Header image with fluorescence microscopy image showing cells with supernumerary centrosomes

Geoffrey A. Charters MSc (Hons) PhD (Pathology)

Molecular oncopathologist


Curriculum vitae


About me

Contact information

Undergraduate studies

To work

The Tomoana years

MSc research

PhD research

The project


The thesis

PhD summary

Initial objectives:

For a panel of human metastatic melanoma cell lines (NZM), to:

  • determine basic growth rate data;
  • determine DNA ploidy and heteroploidy status;
  • test functional integrity of pRB subsystem;
  • determine the genomic integrity of the chromosome 9p12 - 9p23 region;
  • screen RB1, CDKN2A, and CDKN2B for mutations;
  • determine if pRB, p15, and p16 are expressed.

Principal techniques employed:

  • routine and experimental culture of human metastatic melanoma cell lines;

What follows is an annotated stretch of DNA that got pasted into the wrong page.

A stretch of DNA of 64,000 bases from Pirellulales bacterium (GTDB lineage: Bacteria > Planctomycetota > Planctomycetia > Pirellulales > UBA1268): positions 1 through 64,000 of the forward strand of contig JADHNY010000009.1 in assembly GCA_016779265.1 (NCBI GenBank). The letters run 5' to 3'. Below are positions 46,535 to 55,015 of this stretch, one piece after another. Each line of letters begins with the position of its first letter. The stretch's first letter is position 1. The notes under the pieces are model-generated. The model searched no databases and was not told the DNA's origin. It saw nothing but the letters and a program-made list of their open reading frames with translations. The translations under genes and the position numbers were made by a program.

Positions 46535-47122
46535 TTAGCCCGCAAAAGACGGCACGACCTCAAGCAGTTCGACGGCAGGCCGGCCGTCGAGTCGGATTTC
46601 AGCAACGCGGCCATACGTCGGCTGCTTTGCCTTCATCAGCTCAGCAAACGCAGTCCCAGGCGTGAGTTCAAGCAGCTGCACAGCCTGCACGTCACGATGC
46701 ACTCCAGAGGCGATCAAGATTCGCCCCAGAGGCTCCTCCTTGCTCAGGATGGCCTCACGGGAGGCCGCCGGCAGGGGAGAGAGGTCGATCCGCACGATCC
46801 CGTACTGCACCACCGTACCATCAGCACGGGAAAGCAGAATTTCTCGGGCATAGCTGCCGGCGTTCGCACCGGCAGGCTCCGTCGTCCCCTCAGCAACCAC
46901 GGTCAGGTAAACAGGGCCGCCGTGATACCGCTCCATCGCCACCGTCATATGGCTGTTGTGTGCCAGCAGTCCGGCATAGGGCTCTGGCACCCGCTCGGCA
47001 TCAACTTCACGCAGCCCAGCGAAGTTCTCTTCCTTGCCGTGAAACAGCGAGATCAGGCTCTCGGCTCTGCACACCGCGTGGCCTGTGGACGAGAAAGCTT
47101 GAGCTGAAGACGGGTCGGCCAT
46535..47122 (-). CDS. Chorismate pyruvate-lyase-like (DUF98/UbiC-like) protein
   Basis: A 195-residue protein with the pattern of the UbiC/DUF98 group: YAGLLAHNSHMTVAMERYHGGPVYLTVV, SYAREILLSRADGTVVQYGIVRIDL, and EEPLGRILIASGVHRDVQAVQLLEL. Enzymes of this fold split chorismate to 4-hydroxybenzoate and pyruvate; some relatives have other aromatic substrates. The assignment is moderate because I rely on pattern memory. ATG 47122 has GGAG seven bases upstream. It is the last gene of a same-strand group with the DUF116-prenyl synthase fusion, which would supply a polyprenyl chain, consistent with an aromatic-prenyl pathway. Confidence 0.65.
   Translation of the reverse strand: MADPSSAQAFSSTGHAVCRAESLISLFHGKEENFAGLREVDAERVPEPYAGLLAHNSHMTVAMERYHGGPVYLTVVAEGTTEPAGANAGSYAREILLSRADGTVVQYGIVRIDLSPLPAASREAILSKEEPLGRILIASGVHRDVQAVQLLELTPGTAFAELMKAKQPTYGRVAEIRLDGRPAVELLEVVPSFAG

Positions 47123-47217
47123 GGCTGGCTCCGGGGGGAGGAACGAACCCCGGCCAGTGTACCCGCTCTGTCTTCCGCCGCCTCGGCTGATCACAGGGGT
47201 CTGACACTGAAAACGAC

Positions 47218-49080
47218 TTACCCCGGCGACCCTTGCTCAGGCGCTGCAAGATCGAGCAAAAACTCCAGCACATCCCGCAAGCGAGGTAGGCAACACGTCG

• extraction and stringent quantitation of high quality DNA, RNA, and protein from cell cultures;
  • PCR for deletion mapping and amplification of target sequences for analysis;
  • restriction enzyme digestion as a precursor to single-strand conformation polymorphism (SSCP) analysis;
  • SSCP with silver staining;
  • reverse-transcriptase PCR to obtain cDNA for analysis;
  • Western analysis of protein expression;
  • flow cytometric determination of ploidy and detection of heteroploidy;
  • cell cycle analysis through model fitting to flow cytometric data;
  • analysis of DNA sequence data.

Emergent objectives:

For the NZM cell line panel, to:

  • explore the integrity of centrosomal regulation;
  • explore alterations of pRB phosphorylation status;
  • perform a microsatellite analysis on the 9p12 - 9p23 region.

Additional techniques employed:

  • immunocytochemistry with multiple labels;
  • fluorescence microscopy;
  • laser-scanning confocal microscopy;
  • capillary electrophoresis of fluorescent PCR products for microsatellite analysis.

Principal findings